Oil giant Royal Dutch Shell has said it will hike payouts to shareholders amid the recovery in the global economy.
The group said it plans to increase shareholder distributions to within the range of 20% to 30% of cash flow from operations, starting from its second quarter results announcement on July 29.
It said the move comes on the back of a “strong operational and financial delivery, combined with an improved macro-economic outlook”.
Oil prices have been rebounding as demand for crude has begun to recover, with many countries now emerging out of coronavirus lockdowns thanks to vaccination programmes.
Earlier this year, Shell reported a better-than-expected 13% rise in earnings for the first quarter after the cost of crude had jumped by nearly 50% since the end of last year.
In its latest update, Shell also revealed that it expects to have further slashed its debt pile in its second quarter and will ditch its “milestone” 65 billion dollar (£47 billion) debt target, instead moving to goals including further strengthening of its balance sheet.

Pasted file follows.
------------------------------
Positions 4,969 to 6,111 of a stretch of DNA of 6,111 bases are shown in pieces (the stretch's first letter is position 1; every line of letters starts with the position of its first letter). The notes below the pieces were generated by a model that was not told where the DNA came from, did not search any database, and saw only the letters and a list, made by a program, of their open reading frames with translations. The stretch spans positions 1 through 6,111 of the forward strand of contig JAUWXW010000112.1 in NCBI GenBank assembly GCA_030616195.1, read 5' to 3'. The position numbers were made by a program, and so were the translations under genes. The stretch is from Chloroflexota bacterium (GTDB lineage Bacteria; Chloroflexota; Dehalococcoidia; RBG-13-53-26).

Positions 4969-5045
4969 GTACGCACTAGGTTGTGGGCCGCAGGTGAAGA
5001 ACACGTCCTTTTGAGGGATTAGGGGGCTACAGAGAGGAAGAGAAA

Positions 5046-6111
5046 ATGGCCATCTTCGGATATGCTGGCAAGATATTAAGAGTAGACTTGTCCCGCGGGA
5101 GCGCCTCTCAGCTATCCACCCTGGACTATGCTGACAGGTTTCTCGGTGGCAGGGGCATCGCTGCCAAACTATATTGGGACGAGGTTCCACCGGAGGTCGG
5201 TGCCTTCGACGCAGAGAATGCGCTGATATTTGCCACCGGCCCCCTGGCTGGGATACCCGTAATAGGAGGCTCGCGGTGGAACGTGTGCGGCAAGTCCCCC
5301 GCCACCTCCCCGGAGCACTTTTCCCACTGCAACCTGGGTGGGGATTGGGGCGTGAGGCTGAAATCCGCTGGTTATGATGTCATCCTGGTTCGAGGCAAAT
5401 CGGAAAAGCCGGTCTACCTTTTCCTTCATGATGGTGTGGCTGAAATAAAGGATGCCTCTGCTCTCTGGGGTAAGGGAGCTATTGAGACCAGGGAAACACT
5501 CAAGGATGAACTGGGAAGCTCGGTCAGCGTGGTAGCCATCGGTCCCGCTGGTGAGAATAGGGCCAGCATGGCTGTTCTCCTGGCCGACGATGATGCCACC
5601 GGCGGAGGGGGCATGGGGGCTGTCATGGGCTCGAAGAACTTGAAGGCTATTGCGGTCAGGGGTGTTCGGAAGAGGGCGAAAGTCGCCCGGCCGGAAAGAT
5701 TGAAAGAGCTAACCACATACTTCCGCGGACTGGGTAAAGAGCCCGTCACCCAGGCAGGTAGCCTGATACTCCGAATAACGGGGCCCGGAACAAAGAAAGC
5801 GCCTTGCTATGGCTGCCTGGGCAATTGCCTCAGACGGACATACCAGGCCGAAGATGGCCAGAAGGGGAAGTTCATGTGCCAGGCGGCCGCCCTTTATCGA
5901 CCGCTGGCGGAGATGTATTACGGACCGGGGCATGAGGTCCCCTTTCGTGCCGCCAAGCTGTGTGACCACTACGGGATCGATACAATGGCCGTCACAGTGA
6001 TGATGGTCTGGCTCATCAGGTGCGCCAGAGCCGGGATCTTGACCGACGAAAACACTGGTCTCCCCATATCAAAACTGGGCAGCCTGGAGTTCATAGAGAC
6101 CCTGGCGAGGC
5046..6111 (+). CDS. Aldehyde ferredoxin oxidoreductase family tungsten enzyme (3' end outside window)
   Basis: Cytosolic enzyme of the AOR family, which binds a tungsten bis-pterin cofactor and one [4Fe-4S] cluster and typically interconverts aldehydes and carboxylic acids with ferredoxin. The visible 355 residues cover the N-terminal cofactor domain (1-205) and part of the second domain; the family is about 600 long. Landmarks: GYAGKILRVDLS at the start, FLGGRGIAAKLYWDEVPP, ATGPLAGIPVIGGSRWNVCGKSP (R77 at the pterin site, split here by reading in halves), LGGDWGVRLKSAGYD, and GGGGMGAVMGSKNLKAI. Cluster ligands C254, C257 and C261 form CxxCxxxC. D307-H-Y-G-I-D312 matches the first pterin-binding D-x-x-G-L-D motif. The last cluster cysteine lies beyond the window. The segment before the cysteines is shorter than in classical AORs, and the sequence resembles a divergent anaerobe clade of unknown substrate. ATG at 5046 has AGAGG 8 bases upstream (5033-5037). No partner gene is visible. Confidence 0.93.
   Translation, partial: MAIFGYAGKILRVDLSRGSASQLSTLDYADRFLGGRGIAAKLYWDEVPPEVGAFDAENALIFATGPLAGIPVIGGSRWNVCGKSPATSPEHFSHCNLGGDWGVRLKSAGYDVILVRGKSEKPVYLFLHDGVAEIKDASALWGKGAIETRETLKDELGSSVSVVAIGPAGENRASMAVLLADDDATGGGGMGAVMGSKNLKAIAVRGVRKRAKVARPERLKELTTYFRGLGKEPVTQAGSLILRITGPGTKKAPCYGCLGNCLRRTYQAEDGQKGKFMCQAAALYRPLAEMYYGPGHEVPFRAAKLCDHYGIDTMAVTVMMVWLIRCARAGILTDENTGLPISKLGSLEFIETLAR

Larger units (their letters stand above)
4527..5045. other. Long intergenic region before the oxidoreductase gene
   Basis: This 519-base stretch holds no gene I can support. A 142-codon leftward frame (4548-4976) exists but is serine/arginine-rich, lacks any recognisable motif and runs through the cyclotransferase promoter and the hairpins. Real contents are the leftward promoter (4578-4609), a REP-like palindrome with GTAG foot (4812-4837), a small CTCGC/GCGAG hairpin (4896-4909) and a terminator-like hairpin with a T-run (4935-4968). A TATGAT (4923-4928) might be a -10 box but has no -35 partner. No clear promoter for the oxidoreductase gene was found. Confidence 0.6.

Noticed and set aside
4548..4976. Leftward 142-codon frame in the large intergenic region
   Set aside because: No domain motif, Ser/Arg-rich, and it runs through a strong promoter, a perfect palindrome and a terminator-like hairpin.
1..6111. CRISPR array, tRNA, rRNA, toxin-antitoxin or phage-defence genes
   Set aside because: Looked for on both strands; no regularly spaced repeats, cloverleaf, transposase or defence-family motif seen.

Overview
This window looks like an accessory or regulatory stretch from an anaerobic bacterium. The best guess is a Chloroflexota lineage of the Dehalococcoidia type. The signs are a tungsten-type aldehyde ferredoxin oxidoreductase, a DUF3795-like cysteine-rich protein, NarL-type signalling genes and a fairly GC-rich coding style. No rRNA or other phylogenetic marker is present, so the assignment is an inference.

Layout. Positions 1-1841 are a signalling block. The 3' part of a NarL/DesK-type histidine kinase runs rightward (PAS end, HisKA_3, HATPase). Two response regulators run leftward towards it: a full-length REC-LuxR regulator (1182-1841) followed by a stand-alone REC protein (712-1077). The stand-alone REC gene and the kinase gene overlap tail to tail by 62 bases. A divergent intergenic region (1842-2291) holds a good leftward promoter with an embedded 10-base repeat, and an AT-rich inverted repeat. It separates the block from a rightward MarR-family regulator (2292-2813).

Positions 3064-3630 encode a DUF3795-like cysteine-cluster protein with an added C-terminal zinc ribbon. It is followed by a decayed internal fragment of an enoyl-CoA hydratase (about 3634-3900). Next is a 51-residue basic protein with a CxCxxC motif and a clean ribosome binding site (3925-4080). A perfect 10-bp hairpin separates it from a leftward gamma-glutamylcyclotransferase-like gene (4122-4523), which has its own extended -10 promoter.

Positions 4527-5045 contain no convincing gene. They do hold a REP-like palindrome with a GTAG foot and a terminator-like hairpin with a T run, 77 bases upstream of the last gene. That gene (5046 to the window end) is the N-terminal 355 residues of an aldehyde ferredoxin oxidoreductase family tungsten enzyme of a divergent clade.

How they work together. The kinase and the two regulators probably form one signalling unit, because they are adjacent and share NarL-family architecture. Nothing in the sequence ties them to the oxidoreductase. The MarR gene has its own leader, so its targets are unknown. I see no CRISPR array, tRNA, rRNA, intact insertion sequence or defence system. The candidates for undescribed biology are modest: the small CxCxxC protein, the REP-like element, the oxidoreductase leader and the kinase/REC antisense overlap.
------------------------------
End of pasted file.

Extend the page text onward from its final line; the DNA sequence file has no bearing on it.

The group had already reduced its net debt to 71.3 billion US dollars (£51.6 billion) in the first quarter and revealed at the time that it would increase the amount of money it distributes to shareholders when the debt target was reached.
Shell added on Wednesday that 2021 capital spending will remain below 22 billion US dollars (£16 billion).
The group said production is expected to fall across its integrated gas and upstream oil operations.
It said upstream oil underlying earnings would see any boost from currency effects offset by higher spending on planned maintenance in the second quarter.